“You Can’t Bullshit a Virus.” What Trump Doesn’t Get About His 2020 Election Strategy

This week’s episode of the Mother Jones Podcast is out now.

Trump at press conference

Yuri Gripas/CNP/Zuma

The coronavirus is a rapidly developing news story, so some of the content in this article might be out of date. Check out our most recent coverage of the coronavirus crisis, and subscribe to the Mother Jones Daily newsletter.

Yesterday, Mother Jones published a timeline tracking 100 days since officials confirmed the first case of the coronavirus in the United States. In the weeks since, more than 1 million Americans have fallen ill and more than 57,000 have died. President Donald Trump’s record of failure, self-congratulation, and deflection snaps into focus the moment you start scrolling.

Over at the Mother Jones Podcast, we took the opportunity to examine what bearing these first 100 days could have for Trump’s 2020 reelection prospects—and the strategies he’s using to misinform and point the finger elsewhere. Host Jamilah King asked Mother Jones DC Bureau Chief David Corn to analyze the ways in which Trump has, or hasn’t, taken responsibility for the United States’ pandemic, uncovering an all-too familiar pattern. “He is trying to blame foreign power for what it did wrong so that we don’t look at what he did wrong,” Corn says.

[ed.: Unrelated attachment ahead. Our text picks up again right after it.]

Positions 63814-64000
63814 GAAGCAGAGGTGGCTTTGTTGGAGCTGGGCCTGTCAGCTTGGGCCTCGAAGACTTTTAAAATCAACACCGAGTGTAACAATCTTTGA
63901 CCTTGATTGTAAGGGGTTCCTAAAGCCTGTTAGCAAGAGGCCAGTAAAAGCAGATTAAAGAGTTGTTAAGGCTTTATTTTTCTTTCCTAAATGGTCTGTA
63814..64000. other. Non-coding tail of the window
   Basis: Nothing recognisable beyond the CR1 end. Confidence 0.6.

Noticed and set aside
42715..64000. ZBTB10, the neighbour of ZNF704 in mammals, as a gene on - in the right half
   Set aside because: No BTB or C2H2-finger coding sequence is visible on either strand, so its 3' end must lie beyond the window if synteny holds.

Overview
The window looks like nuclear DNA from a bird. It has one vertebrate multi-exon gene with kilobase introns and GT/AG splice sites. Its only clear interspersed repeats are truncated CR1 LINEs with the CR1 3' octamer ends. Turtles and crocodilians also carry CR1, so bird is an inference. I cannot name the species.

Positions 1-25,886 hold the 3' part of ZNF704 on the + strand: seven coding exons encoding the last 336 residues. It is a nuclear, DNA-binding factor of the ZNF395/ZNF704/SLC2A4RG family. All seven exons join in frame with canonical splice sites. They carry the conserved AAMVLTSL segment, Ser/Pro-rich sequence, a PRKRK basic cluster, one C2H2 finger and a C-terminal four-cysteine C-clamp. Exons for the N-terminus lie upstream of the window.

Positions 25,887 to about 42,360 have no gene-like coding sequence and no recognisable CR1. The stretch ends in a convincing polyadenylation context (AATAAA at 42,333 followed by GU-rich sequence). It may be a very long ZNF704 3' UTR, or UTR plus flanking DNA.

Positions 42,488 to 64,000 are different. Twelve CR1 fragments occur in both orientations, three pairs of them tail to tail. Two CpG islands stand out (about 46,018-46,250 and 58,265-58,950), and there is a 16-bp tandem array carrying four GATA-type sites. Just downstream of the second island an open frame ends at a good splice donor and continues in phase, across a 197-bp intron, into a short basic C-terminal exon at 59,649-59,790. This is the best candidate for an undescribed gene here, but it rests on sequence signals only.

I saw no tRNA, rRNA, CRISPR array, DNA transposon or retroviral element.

Jamilah King also spoke with senior reporter Tim Murphy about his reporting on how candidates are adjusting to long-distance campaigning. Murphy paints a picture of a new style of digital-only campaigning, made up of livestreams, podcasts, and social media, that has profoundly affected the campaign of presumptive Democratic presidential candidate, Joe Biden. “The campaign shut down just as he was on the cusp of making history,” Murphy said. “You can’t do the big wine cave fundraisers anymore.”

Listen to the full story on the podcast:

And while you’re here, check out our video chronicling Trump’s 100 days of denial:

FACT:

Mother Jones was founded as a nonprofit in 1976 because we knew corporations and the wealthy wouldn't fund the type of hard-hitting journalism we set out to do.

Today, reader support makes up about two-thirds of our budget, allows us to dig deep on stories that matter, and lets us keep our reporting free for everyone. If you value what you get from Mother Jones, please join us with a tax-deductible donation today so we can keep on doing the type of journalism 2020 demands.

payment methods

FACT:

Mother Jones was founded as a nonprofit in 1976 because we knew corporations and the wealthy wouldn't fund the type of hard-hitting journalism we set out to do.

Today, reader support makes up about two-thirds of our budget, allows us to dig deep on stories that matter, and lets us keep our reporting free for everyone. If you value what you get from Mother Jones, please join us with a tax-deductible donation today so we can keep on doing the type of journalism 2020 demands.

payment methods

We Recommend

Latest

Sign up for our free newsletter

Subscribe to the Mother Jones Daily to have our top stories delivered directly to your inbox.

Get our award-winning magazine

Save big on a full year of investigations, ideas, and insights.

Subscribe

Support our journalism

Help Mother Jones' reporters dig deep with a tax-deductible donation.

Donate